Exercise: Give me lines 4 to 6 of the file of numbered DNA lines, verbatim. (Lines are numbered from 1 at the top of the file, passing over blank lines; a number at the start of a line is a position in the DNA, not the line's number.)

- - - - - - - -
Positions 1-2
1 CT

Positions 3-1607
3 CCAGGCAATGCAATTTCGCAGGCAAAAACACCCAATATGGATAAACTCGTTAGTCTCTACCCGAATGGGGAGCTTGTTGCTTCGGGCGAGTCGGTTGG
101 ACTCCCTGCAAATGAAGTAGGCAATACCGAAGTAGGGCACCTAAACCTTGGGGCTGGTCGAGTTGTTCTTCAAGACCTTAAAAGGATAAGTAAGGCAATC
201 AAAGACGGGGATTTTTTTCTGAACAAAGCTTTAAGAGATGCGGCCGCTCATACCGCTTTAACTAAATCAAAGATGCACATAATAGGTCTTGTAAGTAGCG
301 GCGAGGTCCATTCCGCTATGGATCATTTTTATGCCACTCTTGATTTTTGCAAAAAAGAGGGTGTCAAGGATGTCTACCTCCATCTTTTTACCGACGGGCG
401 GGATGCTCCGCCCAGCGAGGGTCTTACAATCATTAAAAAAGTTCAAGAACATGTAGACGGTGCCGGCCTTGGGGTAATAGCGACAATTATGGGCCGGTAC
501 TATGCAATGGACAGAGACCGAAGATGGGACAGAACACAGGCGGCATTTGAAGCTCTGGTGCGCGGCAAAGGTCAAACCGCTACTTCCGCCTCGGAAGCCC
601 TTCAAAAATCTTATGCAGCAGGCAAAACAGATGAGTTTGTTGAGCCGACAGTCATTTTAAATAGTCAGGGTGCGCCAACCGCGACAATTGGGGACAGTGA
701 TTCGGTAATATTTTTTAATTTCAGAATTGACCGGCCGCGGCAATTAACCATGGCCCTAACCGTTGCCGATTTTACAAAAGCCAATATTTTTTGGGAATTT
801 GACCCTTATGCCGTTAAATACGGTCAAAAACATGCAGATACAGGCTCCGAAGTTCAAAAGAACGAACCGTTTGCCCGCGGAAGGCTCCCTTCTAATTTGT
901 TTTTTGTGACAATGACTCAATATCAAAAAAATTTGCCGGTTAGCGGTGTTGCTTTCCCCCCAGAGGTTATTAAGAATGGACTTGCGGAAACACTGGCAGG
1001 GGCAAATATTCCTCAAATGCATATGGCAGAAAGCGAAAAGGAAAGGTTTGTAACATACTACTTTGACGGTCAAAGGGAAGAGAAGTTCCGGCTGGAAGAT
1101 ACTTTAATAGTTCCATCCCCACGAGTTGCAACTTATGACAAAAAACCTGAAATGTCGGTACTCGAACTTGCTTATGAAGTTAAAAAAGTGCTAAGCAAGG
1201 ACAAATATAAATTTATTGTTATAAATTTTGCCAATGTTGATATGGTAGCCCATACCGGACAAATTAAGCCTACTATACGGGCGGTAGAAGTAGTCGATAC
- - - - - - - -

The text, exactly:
3 CCAGGCAATGCAATTTCGCAGGCAAAAACACCCAATATGGATAAACTCGTTAGTCTCTACCCGAATGGGGAGCTTGTTGCTTCGGGCGAGTCGGTTGG
101 ACTCCCTGCAAATGAAGTAGGCAATACCGAAGTAGGGCACCTAAACCTTGGGGCTGGTCGAGTTGTTCTTCAAGACCTTAAAAGGATAAGTAAGGCAATC
201 AAAGACGGGGATTTTTTTCTGAACAAAGCTTTAAGAGATGCGGCCGCTCATACCGCTTTAACTAAATCAAAGATGCACATAATAGGTCTTGTAAGTAGCG